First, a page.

In Greek mythology, we find the story of Sisyphus.

Sisyphus was a man whose punishment for defying the Gods was being forced to push a massive boulder up a mountain slope. However, every time he approached the summit of the mountain, the boulder would roll back down to the bottom, and he must repeat the process for all eternity. Since then, the word “Sisyphean” has been used to signify “exhausting labor that is ultimately in vain.”

The French author Albert Camus took an affirmative reading of the story, suggesting that Sisyphus represents the way human beings continue to live despite knowing that they will eventually die. Meanwhile, the Japanese philosopher Kuki Shuzo saw Sisyphus’s willingness to continue a task that was essentially meaningless as revealing the free will and dignity at the core of human character.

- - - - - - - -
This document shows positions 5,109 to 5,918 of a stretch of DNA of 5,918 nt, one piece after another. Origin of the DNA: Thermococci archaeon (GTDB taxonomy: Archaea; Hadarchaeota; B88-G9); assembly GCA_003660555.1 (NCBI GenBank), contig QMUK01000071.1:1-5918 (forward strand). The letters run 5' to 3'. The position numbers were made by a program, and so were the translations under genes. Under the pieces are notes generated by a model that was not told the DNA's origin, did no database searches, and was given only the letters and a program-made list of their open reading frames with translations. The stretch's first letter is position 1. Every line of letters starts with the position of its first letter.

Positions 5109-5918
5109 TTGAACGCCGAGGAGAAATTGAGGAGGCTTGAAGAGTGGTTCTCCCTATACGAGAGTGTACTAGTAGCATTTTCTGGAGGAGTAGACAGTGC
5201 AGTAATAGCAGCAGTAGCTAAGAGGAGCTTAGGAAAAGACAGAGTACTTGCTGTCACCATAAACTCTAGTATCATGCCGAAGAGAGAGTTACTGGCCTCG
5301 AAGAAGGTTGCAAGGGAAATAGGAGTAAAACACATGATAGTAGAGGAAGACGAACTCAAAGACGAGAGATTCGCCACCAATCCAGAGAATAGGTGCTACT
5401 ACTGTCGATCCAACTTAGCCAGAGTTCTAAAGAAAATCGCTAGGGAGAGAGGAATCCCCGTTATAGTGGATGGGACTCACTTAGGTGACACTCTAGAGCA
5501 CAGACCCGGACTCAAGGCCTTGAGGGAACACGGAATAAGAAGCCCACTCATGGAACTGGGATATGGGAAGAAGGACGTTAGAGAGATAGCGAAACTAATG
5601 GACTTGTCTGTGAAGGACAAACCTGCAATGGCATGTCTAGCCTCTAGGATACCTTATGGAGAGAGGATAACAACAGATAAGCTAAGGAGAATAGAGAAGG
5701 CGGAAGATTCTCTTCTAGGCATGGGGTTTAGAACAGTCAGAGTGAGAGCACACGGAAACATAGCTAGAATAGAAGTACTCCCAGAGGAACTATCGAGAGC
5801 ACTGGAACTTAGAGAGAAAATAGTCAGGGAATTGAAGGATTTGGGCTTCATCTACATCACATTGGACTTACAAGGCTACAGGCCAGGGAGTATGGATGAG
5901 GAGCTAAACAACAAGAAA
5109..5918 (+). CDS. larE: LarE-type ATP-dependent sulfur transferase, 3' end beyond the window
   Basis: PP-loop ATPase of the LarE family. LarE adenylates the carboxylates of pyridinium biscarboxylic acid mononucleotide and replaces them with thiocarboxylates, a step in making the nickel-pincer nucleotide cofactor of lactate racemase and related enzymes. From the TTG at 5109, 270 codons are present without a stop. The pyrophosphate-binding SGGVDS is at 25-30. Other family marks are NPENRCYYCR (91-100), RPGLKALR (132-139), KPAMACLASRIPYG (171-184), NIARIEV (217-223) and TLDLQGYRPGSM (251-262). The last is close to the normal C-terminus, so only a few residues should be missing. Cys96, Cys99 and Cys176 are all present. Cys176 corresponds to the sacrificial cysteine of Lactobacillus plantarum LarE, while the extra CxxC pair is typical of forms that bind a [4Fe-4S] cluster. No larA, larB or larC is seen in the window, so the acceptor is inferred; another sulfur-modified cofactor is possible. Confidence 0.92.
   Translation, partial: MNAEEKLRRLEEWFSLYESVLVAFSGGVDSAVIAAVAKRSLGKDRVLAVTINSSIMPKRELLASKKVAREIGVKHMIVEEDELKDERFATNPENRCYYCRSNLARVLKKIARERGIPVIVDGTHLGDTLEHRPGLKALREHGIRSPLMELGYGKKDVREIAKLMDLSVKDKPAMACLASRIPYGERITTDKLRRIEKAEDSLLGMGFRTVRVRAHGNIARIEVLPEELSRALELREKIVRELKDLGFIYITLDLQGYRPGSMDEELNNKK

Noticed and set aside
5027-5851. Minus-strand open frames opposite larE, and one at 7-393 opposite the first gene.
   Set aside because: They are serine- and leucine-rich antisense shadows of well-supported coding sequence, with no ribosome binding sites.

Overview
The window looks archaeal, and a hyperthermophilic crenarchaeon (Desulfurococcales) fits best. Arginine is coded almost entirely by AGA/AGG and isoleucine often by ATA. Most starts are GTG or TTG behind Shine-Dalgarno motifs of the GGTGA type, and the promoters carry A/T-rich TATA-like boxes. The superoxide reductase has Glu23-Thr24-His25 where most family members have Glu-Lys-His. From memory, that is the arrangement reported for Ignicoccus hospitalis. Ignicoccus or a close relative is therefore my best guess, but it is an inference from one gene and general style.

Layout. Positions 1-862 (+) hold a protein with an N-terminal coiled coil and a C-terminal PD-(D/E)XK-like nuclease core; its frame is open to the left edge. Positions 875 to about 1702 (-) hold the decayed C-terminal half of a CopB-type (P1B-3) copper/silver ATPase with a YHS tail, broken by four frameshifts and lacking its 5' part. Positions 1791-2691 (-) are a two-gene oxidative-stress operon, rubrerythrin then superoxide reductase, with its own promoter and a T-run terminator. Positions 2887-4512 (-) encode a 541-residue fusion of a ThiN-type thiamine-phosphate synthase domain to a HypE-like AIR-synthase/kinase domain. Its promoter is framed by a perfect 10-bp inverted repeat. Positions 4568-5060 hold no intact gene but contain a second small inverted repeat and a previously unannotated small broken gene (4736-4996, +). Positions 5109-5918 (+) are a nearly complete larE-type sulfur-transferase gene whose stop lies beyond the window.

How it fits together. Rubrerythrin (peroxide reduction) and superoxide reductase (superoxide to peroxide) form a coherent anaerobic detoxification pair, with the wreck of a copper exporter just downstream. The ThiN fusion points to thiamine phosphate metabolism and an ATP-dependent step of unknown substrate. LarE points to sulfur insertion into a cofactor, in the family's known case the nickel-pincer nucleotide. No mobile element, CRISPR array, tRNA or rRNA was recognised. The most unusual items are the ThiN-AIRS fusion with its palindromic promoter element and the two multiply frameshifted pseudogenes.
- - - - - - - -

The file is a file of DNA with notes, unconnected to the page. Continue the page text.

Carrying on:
The feeling inspired by Watabe’s artworks resonates with these ideas.

It always seems as if the frail, helpless, “wordless” creatures in his paintings are silently confronting some thing or event. For us viewers, it is difficult to directly comprehend whatever worth they may feel.

And yet, they have chosen to be themselves, rather than any other, and live out that choice before our eyes.

Such a sight can’t help but pierce viewers’ hearts.

Even without words, there is no denying their will.

You are not alone
h91 × w73cm
oil on wood panel


Wordless creatures (sheep people) cuddle together in mutual support and protect the secret thoughts and feelings they each hold in their hearts.

Even things that others fail to understand, or see the value of, have an inner terrain where no one can tread.

19/04/2023(wed) -  27/04/2023(thu)

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